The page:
Fish stall at Palma market

Fish stall at Palma market.

23-05-2020A. ESTABEN

There’s nothing more satisfying for a chef than seeing and working with the freshest of ingredients and I still get a real buzz wandering around the market and looking at all those prime products, bursting with flavour. It really is a never ending source of inspiration when you’re looking for new ideas but, is it just me or does everything seem to be much more expensive lately?

The fish market is always the main attraction for me and it’s probably the easiest place to spot the signs of quality as it’s impossible to disguise super-fresh seafood. Here are the signs I look for when shopping for fish.

First of all, fresh fish should never smell strongly but have a faint aroma of the sea. It should look appetizing with clear, bright eyes and a shiny vivid skin. The flesh should always be firm and adhere firmly to the bone. The gills should be a bright red or a startling pink colour and the fins and tails should be clearly defined and undamaged.

As I wasn’t prepared to spend a small fortune on a whole fish, I found some very reasonablly priced cod fillets. Although fresh cod has a face only a mother could love, it’s white, firm flesh is succulent and delicious when cooked properly. The flavour is subtle and ever so slightly sweet and it’s a much leaner option than salmon. Like all fish, cod should be cooked with care. Do not be afraid of undercooking the fish slightly. Hold your nerve and you will be rewarded with flaky white flesh that still has a pleasant oily texture.

The “Merluza” (hake) was also looking superb and good value for money too. Hake, a distant relative of cod with a long sliver-grey body is a slightly underrated in some parts of the world but adored here in Spain. It has a good flavour and a soft texture with a similar taste to cod. There are many regional Spanish recipes including the strangely titled “caldillo de perro” (dog soup), a simple fish stew from Andalucia and in the north of the country, the Basques are particularly fond of hake and cook it in a variety of ways using the whole fish including the cheeks called “kokotxas” and with fresh clams, parsley and garlic in one of my favourite simple Spanish recipes “merluza en salsa verde con almejas”.

Merluza en salsa verde con almejas (Basque style fillets of hake with salsa verde and clams)

Ingredients: serves 4

· 4 hake fillets (300g each)

· 2 garlic cloves, chopped

· 100ml olive oil

· 2tbsp chopped parsley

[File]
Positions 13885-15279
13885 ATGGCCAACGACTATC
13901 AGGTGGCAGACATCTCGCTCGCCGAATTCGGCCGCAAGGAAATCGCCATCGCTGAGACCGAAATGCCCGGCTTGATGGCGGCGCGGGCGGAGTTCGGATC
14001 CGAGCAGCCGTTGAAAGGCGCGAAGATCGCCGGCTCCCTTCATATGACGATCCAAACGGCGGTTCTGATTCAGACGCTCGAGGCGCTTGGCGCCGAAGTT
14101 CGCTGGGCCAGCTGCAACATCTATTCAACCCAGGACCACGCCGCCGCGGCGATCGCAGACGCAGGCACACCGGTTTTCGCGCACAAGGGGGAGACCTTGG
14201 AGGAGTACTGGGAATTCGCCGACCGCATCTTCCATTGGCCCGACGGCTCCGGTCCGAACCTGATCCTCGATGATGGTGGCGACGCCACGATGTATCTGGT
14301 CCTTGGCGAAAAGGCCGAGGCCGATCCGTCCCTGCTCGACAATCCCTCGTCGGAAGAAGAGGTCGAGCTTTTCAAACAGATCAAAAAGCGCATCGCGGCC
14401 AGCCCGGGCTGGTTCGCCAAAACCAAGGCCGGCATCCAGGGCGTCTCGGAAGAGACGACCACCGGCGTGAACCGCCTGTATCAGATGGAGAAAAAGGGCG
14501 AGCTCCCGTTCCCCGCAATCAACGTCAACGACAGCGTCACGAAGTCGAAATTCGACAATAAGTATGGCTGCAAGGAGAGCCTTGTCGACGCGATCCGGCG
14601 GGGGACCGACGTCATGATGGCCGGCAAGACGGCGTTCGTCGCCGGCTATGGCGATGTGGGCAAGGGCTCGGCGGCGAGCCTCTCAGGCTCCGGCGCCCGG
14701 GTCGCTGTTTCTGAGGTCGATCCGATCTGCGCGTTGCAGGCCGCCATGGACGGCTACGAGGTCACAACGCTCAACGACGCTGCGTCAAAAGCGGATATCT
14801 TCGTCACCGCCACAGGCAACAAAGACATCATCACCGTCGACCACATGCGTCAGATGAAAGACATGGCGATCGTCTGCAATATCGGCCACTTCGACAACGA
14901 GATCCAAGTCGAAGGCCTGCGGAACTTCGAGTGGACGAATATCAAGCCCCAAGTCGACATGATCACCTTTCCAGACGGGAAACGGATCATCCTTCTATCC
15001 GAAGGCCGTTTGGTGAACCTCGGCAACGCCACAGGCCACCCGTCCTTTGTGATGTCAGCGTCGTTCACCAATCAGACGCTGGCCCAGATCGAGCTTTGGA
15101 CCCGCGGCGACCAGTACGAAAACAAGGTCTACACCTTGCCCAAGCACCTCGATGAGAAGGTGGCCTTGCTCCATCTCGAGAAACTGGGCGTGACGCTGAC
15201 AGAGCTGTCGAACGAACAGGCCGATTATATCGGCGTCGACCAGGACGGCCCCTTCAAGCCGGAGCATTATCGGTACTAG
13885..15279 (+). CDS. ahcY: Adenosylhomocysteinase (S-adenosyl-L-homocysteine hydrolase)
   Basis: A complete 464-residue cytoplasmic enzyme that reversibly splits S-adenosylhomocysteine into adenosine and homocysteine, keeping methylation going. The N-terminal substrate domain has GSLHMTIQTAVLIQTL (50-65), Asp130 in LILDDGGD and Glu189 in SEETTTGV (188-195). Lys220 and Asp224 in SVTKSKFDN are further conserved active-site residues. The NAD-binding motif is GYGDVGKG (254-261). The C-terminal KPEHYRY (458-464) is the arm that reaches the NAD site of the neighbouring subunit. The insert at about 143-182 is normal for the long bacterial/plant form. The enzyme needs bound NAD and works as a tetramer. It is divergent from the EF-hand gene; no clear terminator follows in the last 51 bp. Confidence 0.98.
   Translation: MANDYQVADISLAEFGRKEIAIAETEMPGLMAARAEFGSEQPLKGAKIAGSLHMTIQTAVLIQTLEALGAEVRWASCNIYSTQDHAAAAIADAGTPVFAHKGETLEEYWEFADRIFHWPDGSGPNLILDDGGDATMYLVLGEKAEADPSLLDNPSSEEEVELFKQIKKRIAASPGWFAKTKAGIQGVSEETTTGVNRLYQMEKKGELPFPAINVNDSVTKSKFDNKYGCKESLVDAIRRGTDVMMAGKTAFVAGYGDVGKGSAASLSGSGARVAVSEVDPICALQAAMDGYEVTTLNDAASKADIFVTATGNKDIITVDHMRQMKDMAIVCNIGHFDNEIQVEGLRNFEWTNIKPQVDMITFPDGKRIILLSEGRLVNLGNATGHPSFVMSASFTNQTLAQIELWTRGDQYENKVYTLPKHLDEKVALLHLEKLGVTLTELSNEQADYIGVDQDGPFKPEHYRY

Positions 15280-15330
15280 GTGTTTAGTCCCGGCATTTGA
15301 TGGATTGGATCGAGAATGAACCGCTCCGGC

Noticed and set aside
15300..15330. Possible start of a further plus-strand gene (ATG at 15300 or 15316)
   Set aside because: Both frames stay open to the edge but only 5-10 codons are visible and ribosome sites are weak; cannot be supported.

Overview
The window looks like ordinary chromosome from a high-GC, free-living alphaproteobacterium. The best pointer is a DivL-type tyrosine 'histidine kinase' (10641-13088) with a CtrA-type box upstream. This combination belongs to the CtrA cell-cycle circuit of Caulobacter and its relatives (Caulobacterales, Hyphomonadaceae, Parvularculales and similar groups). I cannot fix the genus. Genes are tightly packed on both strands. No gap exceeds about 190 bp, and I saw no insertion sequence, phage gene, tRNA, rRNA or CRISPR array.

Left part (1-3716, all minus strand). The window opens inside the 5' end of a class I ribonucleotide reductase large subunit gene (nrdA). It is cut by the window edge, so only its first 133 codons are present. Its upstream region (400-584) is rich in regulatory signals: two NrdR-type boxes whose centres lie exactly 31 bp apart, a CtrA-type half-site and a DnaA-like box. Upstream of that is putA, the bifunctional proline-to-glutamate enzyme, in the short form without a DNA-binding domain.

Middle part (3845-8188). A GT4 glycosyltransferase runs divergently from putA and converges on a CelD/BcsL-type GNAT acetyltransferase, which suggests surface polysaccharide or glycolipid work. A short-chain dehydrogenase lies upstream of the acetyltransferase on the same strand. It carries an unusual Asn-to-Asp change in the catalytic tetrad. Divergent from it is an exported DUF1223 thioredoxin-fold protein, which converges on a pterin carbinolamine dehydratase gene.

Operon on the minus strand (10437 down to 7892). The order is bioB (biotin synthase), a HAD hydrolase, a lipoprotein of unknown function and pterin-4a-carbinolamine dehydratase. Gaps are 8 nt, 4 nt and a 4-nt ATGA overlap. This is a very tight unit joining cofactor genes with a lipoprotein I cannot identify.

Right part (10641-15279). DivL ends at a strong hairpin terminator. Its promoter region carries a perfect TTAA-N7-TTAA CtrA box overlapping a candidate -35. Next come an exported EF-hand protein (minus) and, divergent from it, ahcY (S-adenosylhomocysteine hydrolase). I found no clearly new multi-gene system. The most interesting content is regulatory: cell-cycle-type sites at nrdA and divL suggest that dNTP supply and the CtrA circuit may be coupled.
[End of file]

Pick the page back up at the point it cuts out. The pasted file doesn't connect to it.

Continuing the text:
· 500ml fish stock

· 20 small fresh clams, tightly closed

· 1tbsp flour

Method

Heat the olive oil gently in a heavy bottomed saucepan. Add the garlic. Toast lightly and stir in the flour. Stirring continously but gently, add half the fish stock and bring to the boil for 1 minute. Season the hake fillets and then add them to the pan, skin side down. Cook for 2-3 minutes over a gentle heat, then gently turn the fillets over and add the clams. Cook gently for another 3-4 minutes, adding more fish stock when necessary untill the clams open. Remove from the heat and add the chopped parsley. Season to taste and serve immediately.

Baked Cod in a Pine Nut-Parmesan Crust with a light green asparagus-yoghurt soup

Ingredients: Serves 4

· 4 thick fillets of cod, about 200g each

· 100g pine nuts, coarsely chopped

· 4 tbsp freshly grated Parmesan cheese

· 10 fresh basil leaves

· 1 clove garlic

· 2 tbsp olive oil

· Salt to taste


Preheat the oven to 425ºF (220ºC).

Method

Combine the pine nuts, Parmesan cheese, basil, garlic and olive oil in a food processor to form a thick paste. Place the cod filets on a baking sheet and season with salt. Pat the pine nut mixture onto the salt cod fillets, pressing lightly to make it adhere. Bake in the middle of the oven for 8 minutes, until the fish is opaque and just cooked all the way through.

Asparagus and natural yoghurt soup

Ingredients: serves 4

· 2 bunches of green asparagus, chopped
· 500ml fish stock
· 1 large potato, peeled and chopped
· 1 medium onion, peeled and chopped
· 200ml milk

· 2 tbsp plain low fat yogurt

· Seasoning

Method

Place the chopped asparagus, potato and onion in a large saucepan and cover with the fish stock. Bring to the boil and cook for 10-15 minutes and add the milk. Place in a food processor and blend to a fine puree. Pass through a fine sieve; add the natural yoghurt and season to taste.

To serve, Place the cod fillets in the centre of 4 warmed soup bowls, pour around the hot asparagus soup and serve.

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